In his seminal book "Management", published in 1973, Peter Drucker foresaw the challenge of the reluctant manager that is facing today's organisations and their workforces.
In it, he recounts the story of the three stonecutters and provides a crucial insight on the need to strike a balance between people who want to develop and practice their specialised expertise and those that are prepared to invest in the additional expertise required to lead and manage the organisation in the achievement of its mission, vison and goals.
This article aims to explore this intricate balance, its implications for modern organisations, and how it aligns with best practices in management.
The parable of the three stonecutters provides an insight into a spectrum of employee engagement and offers some critical insights that apply even more so today. Drucker uses the story to explore the limitations and dangers of managers and/or a workforce who are so heavily focused on developing their specialised expertise that they become divorced from the overall organisational objectives.
The three stonecutters were asked what they were doing. The first replied, “I am making a living.” The second kept on hammering while he said, “I am doing the best job of stonecutting in the entire country.” The third one looked up with a visionary gleam in his eyes and said, “I am building a cathedral.”
The first stonecutter is focused on making a living and represents what might be called doing “a fair day's work for a fair day's pay” and a mindset that has little interest in investing in managerial or organisational excellence. In modern businesses, such individuals sustain the organisation but seldom drive innovation or improvements in efficiency or effectiveness.
The second stonecutter, proud of their technical skills, exemplifies a danger that Drucker warns against. While high standards of workmanship and professionalism are essential for organisational integrity and morale, an overemphasis that dilutes the need to collaborate horizontally, can lead to disconnected silos within an organisation. This disconnection often manifests as each department/function striving for its own excellence at the cost of the overall organisational goals.
The third stonecutter is highlighted by Drucker as the true manager, the one who not only understands their craft but also how it fits into the grand scheme of things. For them, every stone cut serves the larger vision of building a cathedral, symbolic of achieving organisational excellence through individual excellence.
Peter Drucker’s parable of the three stonecutters provides an invaluable insight for modern businesses. It draws attention to the pitfalls of managers and the workforce whose focus is an overemphasis on developing and applying their specialised expertise while becoming disconnected from broader organisational objectives.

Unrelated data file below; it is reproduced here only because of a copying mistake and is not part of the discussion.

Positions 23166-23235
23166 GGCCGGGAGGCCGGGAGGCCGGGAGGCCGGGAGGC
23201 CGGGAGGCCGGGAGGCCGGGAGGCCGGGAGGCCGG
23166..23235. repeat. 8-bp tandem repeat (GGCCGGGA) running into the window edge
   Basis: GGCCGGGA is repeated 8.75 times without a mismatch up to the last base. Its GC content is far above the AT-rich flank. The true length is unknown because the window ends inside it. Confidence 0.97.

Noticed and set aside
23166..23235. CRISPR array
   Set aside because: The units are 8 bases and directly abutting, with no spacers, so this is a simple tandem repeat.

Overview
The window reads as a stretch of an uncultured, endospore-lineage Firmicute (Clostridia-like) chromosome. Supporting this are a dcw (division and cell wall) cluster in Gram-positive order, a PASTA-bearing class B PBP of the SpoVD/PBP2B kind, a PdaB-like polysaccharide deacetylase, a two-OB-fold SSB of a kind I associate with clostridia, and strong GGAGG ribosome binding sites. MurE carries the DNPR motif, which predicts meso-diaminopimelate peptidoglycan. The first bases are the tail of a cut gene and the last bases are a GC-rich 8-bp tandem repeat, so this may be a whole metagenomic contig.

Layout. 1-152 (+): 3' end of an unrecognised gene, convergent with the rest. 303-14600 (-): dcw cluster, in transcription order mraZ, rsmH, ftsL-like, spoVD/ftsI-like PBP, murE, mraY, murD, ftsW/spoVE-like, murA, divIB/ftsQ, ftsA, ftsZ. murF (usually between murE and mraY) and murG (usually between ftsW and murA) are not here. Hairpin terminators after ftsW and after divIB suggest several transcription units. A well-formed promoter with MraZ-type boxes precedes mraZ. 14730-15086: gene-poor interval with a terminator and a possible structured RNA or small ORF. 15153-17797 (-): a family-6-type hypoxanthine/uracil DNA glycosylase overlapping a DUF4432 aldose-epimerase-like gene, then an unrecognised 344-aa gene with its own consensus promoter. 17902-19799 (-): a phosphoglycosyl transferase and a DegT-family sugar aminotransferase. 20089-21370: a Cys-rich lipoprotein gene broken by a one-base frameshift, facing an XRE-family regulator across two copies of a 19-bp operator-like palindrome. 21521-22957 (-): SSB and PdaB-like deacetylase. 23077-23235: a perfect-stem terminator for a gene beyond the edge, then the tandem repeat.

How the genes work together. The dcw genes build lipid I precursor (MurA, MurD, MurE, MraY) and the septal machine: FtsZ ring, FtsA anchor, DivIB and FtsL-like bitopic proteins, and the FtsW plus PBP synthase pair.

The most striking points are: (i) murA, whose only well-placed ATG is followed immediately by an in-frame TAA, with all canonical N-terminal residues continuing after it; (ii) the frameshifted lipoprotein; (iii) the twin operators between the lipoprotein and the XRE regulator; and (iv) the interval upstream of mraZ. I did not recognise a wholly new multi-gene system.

Drucker’s insights remind us of the need to establish multiple paths of advancement for those who primarily want to develop and practice their specialised expertise and those who are interested in investing in the expertise required to become a professional manager. In doing so organisations will achieve the necessary balance between those who want to hone and perfect their specialist expertise with those who are committed to investing in the specialist expertise required to lead and manage a high-performance, excellent organisation.
Some Best Practices for Modern Management to Avoid These Pitfalls:
Develop Managers Who Are Prepared to Invest in Management Expertise: In many organisations, people are promoted based on their performance in applying their specialised expertise. In the absence of other means of advancement, a major flaw in many organisations, management roles are accepted by what are in effect, reluctant managers.
Balanced KPIs: Design KPIs that measure both technical excellence and contributions to organisational goals.
Cross-Functional Training: Implement learning and development programs that encourage understanding and appreciation for roles outside one’s specialty.
Unified Vision: Regularly communicate and update employees on how their specialised roles contribute to the company’s objectives.
Rewards and Recognition: Incentivise both specialised skills and broader contributions to the organisation's success.
How Expertivity Technologies Helps Address These Challenges:
Holistic Client Assessment: Our extended evaluation frameworks help analyse the balance between specialised skills and organisational alignment.
Systems and Process Focus: We highlight the dangers of siloed excellence during our engagements, emphasising the need for a unified organisational vision and execution strategy that includes process ownership and management.
Balanced Scorecards: Are a useful tool, enabling organisation to measure both the value of specialised expertise and the contribution to overall goals.